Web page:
There were, of course, headliners at this year’s RM Auction at the Amelia Island Concours d’Elegance: the big buck classics. The softening that some say has hit the collector car market hasn’t touched the huge dollar cars, at least not yet. At Amelia, the cream of the collector car crop exceeded or met preauction price estimates.
Two Duesenbergs and Edsel Ford’s tailor-made hot rod - see yesterday’s post - all broke the million dollar barrier. At $2,650,000, a Murphy bodied Duesenberg exceeded the top preauction estimate by $650,000. The other Duesenberg, a 1929 LeBaron-bodied berline, 210,000 brought $10,000 above the preauction estimate at a sale price of $1,210,000. A 1931 Bentley 8 liter “Open Tourer” with bodywork by Harrison brought $2,200,000. RM had declined to make a preauction estimate on either the Bentley or the Edsel Ford special.
Even a notch down in price, the truly rare classics held their value.
(more after the jump)
A 1933 Packard Super Eight convertible Victoria exceeded its preauction estimate of $250,000 to $350,000 when it sold at $412,500. Similarly, a supercharged 1937 Cord 812 Phaeton sold for $291,500. Last year, RM auctioned two similar Cords, one at Hershey and the other at Meadow Brook, for $253,000 and $176,000, respectively. The Amelia car sold slightly above its preauction estimate.
But classics which had less rarity began to exhibit some softening in price, as the market appeared to be placing much more value on the uniqueness of truly rare cars than on the overall classic status of some of the vehicles with less appealing body styles or histories.
A 1936 Packard Phaeton, perhaps not the most attractive shade of green ever seen on a grand classic, brought $187,000, right in the middle of the preauction estimate of $175,000 to $225,000. A 1941 Cadillac Series 62 convertible sedan sold for $71,500 within the preauction estimate of $75,000 to $100,000.
A 1936 Cord 810 Westchester sedan sold for $60,500, just within the estimated sale price of $60,000 to $80,000.
However, with cars of the late forties and early fifties cars, the softening in the market seemed undeniable, as many of the cars missed even the low end of the projected sales price. The cars were nice enough. It just seemed they weren’t finding a very strong market.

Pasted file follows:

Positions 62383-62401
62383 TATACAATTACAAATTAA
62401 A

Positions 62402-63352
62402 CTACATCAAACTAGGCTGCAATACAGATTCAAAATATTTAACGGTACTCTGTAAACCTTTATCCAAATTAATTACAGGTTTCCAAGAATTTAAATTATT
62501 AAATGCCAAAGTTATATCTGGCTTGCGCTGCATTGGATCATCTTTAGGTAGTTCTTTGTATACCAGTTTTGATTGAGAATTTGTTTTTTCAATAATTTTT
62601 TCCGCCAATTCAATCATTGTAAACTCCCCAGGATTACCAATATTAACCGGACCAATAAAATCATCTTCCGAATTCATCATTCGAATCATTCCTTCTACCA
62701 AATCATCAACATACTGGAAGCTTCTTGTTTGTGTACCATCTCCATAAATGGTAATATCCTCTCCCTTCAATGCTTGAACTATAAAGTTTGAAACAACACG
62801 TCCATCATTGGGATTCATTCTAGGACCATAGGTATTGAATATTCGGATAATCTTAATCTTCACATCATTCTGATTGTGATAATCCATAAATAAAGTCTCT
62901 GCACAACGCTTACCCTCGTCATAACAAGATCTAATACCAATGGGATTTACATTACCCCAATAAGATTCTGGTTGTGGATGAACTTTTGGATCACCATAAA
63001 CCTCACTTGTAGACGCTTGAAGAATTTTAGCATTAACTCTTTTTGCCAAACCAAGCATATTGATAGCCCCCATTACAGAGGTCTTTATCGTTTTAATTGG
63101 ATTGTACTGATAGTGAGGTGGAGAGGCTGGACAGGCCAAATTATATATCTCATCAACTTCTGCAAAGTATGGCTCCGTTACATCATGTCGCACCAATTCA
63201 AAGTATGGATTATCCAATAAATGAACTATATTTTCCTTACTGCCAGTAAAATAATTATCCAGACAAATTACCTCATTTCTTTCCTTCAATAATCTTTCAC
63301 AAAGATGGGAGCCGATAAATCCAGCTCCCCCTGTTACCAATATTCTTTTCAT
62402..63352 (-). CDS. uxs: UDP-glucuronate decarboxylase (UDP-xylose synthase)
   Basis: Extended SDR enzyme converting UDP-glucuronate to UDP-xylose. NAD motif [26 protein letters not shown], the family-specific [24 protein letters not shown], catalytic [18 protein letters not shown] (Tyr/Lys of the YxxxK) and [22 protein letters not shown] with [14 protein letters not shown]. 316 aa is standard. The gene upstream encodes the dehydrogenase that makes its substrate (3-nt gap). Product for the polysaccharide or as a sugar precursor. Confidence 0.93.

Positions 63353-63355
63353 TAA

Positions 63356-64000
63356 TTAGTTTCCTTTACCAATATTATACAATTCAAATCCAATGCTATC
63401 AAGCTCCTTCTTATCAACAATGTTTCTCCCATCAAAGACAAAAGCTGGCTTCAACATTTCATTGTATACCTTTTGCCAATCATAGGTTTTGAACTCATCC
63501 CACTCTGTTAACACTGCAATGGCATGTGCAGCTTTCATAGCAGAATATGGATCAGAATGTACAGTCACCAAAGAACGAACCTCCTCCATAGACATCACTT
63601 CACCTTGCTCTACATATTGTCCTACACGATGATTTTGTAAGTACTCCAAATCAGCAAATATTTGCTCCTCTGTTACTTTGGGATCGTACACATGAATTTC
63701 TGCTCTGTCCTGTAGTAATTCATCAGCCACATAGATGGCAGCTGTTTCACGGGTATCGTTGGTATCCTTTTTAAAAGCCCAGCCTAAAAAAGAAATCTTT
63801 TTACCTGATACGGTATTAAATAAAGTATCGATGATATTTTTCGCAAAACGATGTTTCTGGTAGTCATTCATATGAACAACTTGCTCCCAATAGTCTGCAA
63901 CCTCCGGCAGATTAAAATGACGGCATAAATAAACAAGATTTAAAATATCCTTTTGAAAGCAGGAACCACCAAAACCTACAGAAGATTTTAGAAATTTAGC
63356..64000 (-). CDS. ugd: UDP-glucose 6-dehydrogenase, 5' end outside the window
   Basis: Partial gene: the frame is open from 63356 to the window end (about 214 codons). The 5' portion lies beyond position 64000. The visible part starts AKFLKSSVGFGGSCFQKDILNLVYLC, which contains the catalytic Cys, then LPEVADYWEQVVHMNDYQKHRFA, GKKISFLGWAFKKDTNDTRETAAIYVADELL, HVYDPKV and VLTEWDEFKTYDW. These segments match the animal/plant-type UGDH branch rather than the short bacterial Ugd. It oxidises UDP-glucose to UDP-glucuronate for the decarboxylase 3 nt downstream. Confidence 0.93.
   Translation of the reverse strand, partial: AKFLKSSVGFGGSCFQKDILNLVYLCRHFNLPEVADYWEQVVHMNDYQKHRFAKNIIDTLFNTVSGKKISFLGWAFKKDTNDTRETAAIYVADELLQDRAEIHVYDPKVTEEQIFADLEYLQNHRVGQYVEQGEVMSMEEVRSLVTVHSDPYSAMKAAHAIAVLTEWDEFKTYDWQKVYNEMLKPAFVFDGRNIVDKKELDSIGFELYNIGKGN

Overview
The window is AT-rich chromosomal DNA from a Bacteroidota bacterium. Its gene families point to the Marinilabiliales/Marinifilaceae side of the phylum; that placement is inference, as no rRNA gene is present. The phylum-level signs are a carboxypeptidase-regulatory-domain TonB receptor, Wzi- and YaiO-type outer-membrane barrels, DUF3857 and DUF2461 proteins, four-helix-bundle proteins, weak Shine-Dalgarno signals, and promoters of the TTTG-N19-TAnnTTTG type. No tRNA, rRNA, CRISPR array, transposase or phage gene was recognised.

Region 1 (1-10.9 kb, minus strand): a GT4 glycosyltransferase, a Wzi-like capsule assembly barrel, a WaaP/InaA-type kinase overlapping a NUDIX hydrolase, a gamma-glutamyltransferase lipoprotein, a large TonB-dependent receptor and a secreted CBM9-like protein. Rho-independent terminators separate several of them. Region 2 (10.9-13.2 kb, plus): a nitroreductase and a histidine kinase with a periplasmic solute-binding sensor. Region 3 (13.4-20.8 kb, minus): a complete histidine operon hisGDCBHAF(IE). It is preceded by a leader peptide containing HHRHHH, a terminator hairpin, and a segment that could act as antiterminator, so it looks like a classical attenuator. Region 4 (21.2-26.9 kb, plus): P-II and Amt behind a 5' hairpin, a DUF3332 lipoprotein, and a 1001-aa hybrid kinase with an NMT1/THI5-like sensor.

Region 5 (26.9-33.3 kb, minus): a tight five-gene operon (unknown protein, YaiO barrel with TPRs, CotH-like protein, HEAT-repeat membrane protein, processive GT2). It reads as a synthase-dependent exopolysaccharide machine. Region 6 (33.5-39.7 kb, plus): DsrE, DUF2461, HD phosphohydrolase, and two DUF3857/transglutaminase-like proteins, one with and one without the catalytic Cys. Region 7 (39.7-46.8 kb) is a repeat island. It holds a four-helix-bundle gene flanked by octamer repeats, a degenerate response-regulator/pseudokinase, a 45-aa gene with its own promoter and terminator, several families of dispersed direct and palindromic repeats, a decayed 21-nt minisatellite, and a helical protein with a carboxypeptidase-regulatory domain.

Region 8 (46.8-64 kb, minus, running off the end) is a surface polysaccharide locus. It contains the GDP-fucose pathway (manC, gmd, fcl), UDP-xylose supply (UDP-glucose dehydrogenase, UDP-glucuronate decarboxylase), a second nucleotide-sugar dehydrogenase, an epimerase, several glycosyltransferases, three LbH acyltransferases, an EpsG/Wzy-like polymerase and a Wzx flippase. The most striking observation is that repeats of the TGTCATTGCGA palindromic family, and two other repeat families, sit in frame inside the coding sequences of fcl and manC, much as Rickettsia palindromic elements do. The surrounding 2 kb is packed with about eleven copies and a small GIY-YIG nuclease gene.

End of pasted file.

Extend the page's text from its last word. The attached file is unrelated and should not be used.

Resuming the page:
A lovingly restored Oldsmobile convertible, a Super 88 from 1954, presented as a full restoration, sold for $74,250 – well below the $100,000 to $125,000 preauction estimate. Granted, it wasn’t a Starfire convertible from the higher priced 98 series, but it was still an attractive car.
It was not, however, alone in bringing a price below that which had been expected.
A 1956 Lincoln convertible, painted in a coral pink that might, conceivably have been a factory color, brought $79,750. The preauction estimate had been $120,000 to $140,000. A 1948 Lincoln Continental convertible sold at a mere $59,400, way below the $70,000 to $90,000 preauction estimate. A red ’55 Thunderbird sold at $37,500, below the preauction estimate of $40,000 to $60,000.
It remains to be seen what effect, if any, the contraction in the credit markets will have on the collector car market. That the truly prized classics appear able to hold their value is, perhaps, not particularly surprising. That the market for lesser classics is softening is equally predictable. When there is less money chasing the cars, the money that is there goes for the cream of the crop.
But, if the market continues to decline and your taste runs to the Elvis-era car and you’re looking to buy – well, it may just be that it’s about to be your turn.